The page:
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Nature's Nuclear Reactors

Article #27 • Written by Alan Bellows

▼ Scroll to Continue ▼

In the early- to mid-1950s, Dr. Paul Kuroda from the University of Arkansas described the possibility of naturally occurring nuclear reactors lurking in the crust of ancient Earth. The key is an isotope of Uranium called U-235, which occurs naturally in small amounts. If enough of this isotope were pooled together under specific circumstances, Kuroda theorized, the natural reactor would go critical, and self-sustaining fission would occur. Such a reactor could not exist today, because too much of the Earth's natural U-235 has decayed... but a billion and a half years ago, there was enough of it around to make the idea plausible. In point of fact, it has since been discovered that it actually happened.

In 1972, the radioactive remains of such a nuclear reactor was found in the state of Gabon in West Africa, in the Oklo mines. Uranium extracted from that mine was abnormally short in U-235 isotopes, and upon examination, French scientists found that the uranium isotope levels had an uncanny resemblance to those in spent nuclear fuel from modern nuclear power plants. The evidence was strong enough to suggest a natural reactor, and further exploration confirmed it.

At the time of discovery, scientists were uncertain exactly how the Oklo reactor had operated without exploding or melting down. For 150 million years, it ran like clockwork with a 30 minute reaction cycle, followed by a 2.5 hour cool-down cycle, putting out an average of 100 kilowatts of power. And it was always exactly 30 minutes per cycle, without significant variation, which was baffling. But recent studies have finally solved the mystery by discovering the regulating mechanism: Water.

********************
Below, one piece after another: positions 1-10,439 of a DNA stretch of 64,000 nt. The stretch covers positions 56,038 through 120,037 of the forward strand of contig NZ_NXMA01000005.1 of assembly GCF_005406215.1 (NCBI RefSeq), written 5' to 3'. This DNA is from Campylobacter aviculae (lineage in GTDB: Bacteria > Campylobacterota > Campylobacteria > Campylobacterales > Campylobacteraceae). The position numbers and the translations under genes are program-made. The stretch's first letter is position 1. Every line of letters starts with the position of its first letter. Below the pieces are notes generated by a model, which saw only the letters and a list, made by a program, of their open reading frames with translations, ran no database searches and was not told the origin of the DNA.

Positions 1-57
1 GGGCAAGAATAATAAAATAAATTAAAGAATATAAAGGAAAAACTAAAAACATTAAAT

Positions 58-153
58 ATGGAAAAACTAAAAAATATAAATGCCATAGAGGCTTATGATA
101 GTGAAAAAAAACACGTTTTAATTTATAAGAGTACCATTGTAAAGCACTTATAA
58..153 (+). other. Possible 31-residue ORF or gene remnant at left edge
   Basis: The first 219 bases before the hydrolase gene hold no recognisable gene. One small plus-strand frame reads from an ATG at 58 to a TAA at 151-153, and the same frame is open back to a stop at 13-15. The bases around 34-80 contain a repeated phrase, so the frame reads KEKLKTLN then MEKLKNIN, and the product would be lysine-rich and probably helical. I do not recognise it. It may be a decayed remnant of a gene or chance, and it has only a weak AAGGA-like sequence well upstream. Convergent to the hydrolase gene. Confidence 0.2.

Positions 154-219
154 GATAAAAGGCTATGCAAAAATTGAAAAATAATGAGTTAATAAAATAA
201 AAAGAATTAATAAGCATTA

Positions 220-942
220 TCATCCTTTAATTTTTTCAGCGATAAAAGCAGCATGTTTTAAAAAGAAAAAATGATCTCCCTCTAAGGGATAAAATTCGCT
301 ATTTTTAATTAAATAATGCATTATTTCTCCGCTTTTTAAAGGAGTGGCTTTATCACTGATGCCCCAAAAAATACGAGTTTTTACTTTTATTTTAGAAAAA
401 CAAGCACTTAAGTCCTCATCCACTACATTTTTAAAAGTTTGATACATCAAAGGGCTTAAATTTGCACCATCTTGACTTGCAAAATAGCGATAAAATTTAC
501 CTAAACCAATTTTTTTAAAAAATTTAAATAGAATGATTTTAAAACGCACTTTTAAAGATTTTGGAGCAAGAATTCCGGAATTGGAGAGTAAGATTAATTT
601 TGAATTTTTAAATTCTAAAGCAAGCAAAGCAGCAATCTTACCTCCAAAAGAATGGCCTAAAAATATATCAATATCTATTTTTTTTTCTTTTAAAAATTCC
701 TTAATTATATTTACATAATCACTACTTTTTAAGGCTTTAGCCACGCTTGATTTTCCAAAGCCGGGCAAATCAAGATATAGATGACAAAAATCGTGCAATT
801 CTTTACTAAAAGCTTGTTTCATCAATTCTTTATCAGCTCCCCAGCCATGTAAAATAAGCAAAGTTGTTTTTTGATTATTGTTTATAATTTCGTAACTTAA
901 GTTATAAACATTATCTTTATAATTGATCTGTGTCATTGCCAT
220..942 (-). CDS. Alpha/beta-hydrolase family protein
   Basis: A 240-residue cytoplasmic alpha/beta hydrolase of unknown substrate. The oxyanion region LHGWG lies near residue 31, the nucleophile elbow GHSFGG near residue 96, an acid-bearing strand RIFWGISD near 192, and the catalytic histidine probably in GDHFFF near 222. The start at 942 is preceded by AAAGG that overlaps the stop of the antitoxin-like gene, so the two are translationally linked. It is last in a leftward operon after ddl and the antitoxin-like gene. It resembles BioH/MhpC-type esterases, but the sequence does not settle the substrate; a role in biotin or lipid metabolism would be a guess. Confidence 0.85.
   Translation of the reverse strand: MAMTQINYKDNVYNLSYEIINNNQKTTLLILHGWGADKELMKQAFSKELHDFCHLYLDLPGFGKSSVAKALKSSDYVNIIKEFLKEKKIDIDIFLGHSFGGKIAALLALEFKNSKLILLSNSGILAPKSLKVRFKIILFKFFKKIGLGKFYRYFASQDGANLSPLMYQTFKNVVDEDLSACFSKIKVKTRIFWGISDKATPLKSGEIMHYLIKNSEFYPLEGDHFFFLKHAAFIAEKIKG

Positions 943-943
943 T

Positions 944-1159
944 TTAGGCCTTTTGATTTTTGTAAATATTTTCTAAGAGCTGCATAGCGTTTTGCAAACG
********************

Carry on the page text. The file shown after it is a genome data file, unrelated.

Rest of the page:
Under normal conditions, radioactive atoms like U-235 cast off neutron particles at speeds so high that most of the neutrons skip off the surface of other atoms and fly away. But if you put enough of the radioactive material together, the cast-off neutrons bounce around inside the mass, some slowing down enough to be absorbed into another atom's nucleus. The extra neutron causes the nucleus to become unstable and immediately split, which releases a large amount of energy. If one has enough radioactive material in sufficient density that a lot of nuclei split very rapidly (critical mass), the reaction increases exponentially, and results in an atomic explosion. Any less than that (subcritical mass), and it causes a sustained fission reaction, giving off energy as heat and radiation.

But researchers have determined that Oklo didn't even have an appreciable, consolidated subcritical mass of Uranium... it was too spread out. Instead, water would seep down through crevices to fill up the gaps between the uranium deposits, and act as a "neutron moderator," slowing down the neutrons enough to allow them to hit-and-split other nuclei. When the reaction caused a sufficient heat increase, the water would boil off, removing the neutron moderator, and stop the process. The cavity would then slowly refill with water during the cooling period, starting the cycle again.

Fifteen such natural reactors have been found in the Oklo area, and they are now collectively referred to as the "Oklo Fossil Reactors." These natural reactors are providing useful data on long-term storage of spent nuclear fuel, as well as some insights into possible improvements in man-made reactors.

Article written by Alan Bellows, published on 11 October 2005. Alan is the founder/designer/head writer/managing editor of Damn Interesting.

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41 Comments